“Given OLED is our answer and solution to the crisis, there’s nothing else we can do other than tightening our belts and pushing for OLED,” a company official said.

[“Source-gadgets.ndtv”]

Honor Magic 2 With Sliding Camera, FullView Display, Kirin 980 SoC, 40W Magic Charge Support Teased at IFA 2018

Honor Magic 2 With Sliding Camera, FullView Display, Kirin 980 SoC, 40W Magic Charge Support Teased at IFA 2018

Honor showed up at IFA 2018with a surprise this year – Magic 2

HIGHLIGHTS

  • Honor Magic 2 to come with a ‘Magic Slide’ camera
  • The smartphone will be powered by a Kirin 980 SoC
  • Magic 2 also comes with the 40W Magic Charger

Honor is jumping on the sliding camera bandwagon with its Magic 2 smartphone. During its event at IFA 2018 in Berlin, the Huawei sub-brand teased a smartphone called Honor Magic 2 that is claimed to come with a bezel-free display by leveraging a sliding camera functionality. The handset is a successor to the Honor Magic that was launched back in 2016 with display curves and AI-based features. The Magic 2, meanwhile, comes with a ‘Magic Slide’ feature that enables the phone to have a nearly 100 percent screen-to-body ratio.

At the IFA trade show, Honor only showed the Magic 2 briefly onstage. The successor to Magic phone did not get a proper announcement, but Honor President George Zhao teased some of the key features. However, the company did not provide too much information regarding the price, specifications, and availability of the smartphone. A zoomed-in image from Honor’s event shared by GSMArena, showcases the interesting-looking device that lacks any bezels or notches.

The most interesting feature in the Honor Magic 2 is its FullView display. There are no display notches or any significant chin at the bottom. It resembles the Oppo Find X that was launched earlier this year. Xiaomi has also recently teased a Mi Mix 3 with an “all-screen” display that moves the frontal paraphernalia to the slider behind the screen. Interestingly, as per the images, unlike the Find X, the Honor Magic 2’s camera slider appears to open manually. However, it may also be due to it being just an engineering sample and not a final product.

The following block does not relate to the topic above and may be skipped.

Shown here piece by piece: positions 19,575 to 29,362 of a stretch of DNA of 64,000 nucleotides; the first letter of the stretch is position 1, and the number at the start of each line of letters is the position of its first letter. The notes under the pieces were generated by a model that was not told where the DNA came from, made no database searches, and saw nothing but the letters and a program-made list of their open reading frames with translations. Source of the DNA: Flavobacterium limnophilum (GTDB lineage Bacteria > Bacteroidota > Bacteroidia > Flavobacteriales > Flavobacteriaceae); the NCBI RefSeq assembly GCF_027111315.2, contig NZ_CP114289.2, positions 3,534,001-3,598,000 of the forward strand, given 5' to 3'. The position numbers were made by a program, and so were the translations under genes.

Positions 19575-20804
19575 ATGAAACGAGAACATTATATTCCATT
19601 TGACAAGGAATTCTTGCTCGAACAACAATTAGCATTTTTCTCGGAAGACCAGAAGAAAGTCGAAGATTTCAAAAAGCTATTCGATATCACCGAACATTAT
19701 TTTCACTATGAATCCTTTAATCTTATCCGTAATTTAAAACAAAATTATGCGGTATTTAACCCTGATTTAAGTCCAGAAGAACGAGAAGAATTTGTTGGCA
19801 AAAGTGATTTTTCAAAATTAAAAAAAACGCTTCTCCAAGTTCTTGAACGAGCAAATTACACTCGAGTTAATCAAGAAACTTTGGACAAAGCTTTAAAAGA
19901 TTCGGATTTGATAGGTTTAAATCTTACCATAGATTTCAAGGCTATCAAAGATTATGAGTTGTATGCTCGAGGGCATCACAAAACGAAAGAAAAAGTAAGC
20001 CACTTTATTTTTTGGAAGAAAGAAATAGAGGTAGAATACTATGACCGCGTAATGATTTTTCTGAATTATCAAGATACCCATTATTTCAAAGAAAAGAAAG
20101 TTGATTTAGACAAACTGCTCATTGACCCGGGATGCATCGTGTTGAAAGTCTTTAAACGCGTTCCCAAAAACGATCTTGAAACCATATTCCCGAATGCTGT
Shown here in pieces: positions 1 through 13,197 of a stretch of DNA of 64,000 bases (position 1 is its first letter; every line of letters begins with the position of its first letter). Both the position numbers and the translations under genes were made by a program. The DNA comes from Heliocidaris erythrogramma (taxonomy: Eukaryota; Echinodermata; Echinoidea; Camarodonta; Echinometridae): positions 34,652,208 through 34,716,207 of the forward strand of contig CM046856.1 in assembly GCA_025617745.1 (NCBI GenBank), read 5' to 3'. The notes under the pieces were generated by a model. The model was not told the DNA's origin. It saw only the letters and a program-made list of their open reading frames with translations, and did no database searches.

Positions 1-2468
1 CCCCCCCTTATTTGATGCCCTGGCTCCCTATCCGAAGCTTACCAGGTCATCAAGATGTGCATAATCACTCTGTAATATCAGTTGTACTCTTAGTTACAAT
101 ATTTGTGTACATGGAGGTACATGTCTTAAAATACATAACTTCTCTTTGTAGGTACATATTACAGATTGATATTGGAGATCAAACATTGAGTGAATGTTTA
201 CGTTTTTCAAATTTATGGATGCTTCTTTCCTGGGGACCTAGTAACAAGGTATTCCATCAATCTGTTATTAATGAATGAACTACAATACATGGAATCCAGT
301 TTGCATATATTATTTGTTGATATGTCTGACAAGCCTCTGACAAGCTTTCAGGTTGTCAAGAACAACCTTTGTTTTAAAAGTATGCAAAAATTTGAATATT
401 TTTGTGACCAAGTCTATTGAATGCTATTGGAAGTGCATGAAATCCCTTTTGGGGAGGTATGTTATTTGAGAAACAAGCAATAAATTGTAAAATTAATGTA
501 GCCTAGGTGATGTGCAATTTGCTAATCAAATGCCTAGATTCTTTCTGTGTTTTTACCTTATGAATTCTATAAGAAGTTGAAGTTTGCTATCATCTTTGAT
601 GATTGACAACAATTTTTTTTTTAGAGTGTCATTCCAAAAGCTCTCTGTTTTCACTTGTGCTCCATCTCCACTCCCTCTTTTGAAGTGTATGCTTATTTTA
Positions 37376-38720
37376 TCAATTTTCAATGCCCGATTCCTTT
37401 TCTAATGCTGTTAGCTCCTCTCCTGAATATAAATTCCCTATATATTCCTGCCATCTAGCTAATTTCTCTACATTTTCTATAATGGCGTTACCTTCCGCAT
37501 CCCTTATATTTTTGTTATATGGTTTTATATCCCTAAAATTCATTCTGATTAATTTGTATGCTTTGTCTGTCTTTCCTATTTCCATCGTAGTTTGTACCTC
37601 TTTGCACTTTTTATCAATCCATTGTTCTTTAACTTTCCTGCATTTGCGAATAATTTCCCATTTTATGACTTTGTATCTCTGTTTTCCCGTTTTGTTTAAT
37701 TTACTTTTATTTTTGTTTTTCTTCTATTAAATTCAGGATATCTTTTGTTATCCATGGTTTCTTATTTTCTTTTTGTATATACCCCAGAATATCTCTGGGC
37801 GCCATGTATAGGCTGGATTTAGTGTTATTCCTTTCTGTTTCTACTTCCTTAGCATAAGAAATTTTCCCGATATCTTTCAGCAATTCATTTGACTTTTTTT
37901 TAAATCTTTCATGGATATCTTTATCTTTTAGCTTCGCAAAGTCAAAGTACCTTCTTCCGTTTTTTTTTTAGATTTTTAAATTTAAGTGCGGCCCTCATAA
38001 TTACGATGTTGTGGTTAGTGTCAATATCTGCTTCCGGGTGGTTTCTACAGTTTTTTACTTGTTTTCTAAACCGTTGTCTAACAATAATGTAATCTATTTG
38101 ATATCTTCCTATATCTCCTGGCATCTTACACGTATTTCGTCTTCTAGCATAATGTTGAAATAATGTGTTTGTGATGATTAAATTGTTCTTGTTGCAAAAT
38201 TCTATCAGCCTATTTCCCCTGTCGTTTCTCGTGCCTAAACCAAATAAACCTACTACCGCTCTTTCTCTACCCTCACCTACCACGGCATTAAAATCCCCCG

Additionally, the Honor Magic 2 will be powered by a Kirin 980 processor. At the same event, Huawei had launched the HiSilicon Kirin 980 as the ‘world’s first commercial 7nm SoC’. Compared to the previous generation 10nm process, the 7nm process is said to deliver 20 percent improved SoC performance and 40 percent more efficiency. Also, the Honor Magic 2 will come with a 40W ‘Magic Charge’ fastcharging technology. It is claimed to be very fast and safe. Honor, in a press release, said, “to further ensure safety, 15 layers of protection are also embedded in the smartphone. The phone can automatically identify the battery, cable and charger and only when all of the three parts are identified as safe, the Super Charger will start.”

“The launch of Honor Magic two years ago introduced the concept of the AI smartphone to consumers”, noted Zhao. “The first-generation Honor Magic was an era-defining smartphone that transformed the industry. In addition to AI-features that make the phone truly smart, Honor Magic’s ground-breaking all-curved panel design and powerful 40W charging support have reshaped smartphone design and become a benchmark for all smartphones. The developments of these futuristic flagship devices are closely followed by the smartphone and AI industry, and now the Honor Magic 2 has arrived.”

[“Source-gadgets.ndtv”]